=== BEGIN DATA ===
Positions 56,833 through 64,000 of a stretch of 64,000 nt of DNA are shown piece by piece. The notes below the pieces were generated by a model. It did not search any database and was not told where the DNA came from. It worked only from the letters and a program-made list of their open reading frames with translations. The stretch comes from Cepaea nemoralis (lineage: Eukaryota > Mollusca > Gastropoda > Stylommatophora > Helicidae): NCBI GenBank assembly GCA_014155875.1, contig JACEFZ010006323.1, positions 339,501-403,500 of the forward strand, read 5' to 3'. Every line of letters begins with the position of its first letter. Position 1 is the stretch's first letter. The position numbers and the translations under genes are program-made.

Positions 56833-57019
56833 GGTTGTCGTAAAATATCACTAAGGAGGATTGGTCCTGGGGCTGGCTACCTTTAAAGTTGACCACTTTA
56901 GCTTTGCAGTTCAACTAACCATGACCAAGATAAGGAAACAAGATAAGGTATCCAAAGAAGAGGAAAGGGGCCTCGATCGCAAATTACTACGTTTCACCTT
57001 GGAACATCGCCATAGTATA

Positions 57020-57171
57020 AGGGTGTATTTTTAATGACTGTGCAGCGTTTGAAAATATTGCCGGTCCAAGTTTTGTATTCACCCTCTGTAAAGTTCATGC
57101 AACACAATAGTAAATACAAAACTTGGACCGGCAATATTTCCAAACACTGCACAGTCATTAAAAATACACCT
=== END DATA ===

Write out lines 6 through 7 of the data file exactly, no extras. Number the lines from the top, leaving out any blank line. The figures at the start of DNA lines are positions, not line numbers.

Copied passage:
Positions 57020-57171
57020 AGGGTGTATTTTTAATGACTGTGCAGCGTTTGAAAATATTGCCGGTCCAAGTTTTGTATTCACCCTCTGTAAAGTTCATGC